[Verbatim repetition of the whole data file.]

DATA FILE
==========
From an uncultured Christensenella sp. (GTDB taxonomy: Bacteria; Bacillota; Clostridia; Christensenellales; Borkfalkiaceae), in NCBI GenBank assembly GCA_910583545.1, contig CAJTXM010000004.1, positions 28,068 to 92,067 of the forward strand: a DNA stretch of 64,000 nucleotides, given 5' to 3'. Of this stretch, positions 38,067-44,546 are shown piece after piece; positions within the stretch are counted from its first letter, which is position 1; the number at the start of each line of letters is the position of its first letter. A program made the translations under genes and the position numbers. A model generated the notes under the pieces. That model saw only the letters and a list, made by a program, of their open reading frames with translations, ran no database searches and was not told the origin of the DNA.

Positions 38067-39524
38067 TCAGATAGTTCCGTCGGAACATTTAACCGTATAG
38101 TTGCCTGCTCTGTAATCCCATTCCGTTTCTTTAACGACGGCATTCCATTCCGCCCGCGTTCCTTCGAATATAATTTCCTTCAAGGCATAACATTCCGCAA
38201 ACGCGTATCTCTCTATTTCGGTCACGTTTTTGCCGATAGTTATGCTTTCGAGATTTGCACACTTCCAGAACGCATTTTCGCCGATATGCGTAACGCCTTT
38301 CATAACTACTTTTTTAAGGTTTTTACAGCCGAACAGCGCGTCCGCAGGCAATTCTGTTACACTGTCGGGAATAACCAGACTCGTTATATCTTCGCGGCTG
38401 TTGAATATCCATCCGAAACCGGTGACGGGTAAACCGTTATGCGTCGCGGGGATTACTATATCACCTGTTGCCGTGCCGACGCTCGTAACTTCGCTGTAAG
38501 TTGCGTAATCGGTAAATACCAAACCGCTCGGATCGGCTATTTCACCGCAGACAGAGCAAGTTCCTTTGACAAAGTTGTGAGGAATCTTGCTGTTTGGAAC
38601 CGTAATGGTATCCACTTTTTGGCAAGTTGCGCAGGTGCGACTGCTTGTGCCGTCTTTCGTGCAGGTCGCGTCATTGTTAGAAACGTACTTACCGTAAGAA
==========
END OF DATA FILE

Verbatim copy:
From an uncultured Christensenella sp. (GTDB taxonomy: Bacteria; Bacillota; Clostridia; Christensenellales; Borkfalkiaceae), in NCBI GenBank assembly GCA_910583545.1, contig CAJTXM010000004.1, positions 28,068 to 92,067 of the forward strand: a DNA stretch of 64,000 nucleotides, given 5' to 3'. Of this stretch, positions 38,067-44,546 are shown piece after piece; positions within the stretch are counted from its first letter, which is position 1; the number at the start of each line of letters is the position of its first letter. A program made the translations under genes and the position numbers. A model generated the notes under the pieces. That model saw only the letters and a list, made by a program, of their open reading frames with translations, ran no database searches and was not told the origin of the DNA.

Positions 38067-39524
38067 TCAGATAGTTCCGTCGGAACATTTAACCGTATAG
38101 TTGCCTGCTCTGTAATCCCATTCCGTTTCTTTAACGACGGCATTCCATTCCGCCCGCGTTCCTTCGAATATAATTTCCTTCAAGGCATAACATTCCGCAA
38201 ACGCGTATCTCTCTATTTCGGTCACGTTTTTGCCGATAGTTATGCTTTCGAGATTTGCACACTTCCAGAACGCATTTTCGCCGATATGCGTAACGCCTTT
38301 CATAACTACTTTTTTAAGGTTTTTACAGCCGAACAGCGCGTCCGCAGGCAATTCTGTTACACTGTCGGGAATAACCAGACTCGTTATATCTTCGCGGCTG
38401 TTGAATATCCATCCGAAACCGGTGACGGGTAAACCGTTATGCGTCGCGGGGATTACTATATCACCTGTTGCCGTGCCGACGCTCGTAACTTCGCTGTAAG
38501 TTGCGTAATCGGTAAATACCAAACCGCTCGGATCGGCTATTTCACCGCAGACAGAGCAAGTTCCTTTGACAAAGTTGTGAGGAATCTTGCTGTTTGGAAC
38601 CGTAATGGTATCCACTTTTTGGCAAGTTGCGCAGGTGCGACTGCTTGTGCCGTCTTTCGTGCAGGTCGCGTCATTGTTAGAAACGTACTTACCGTAAGAA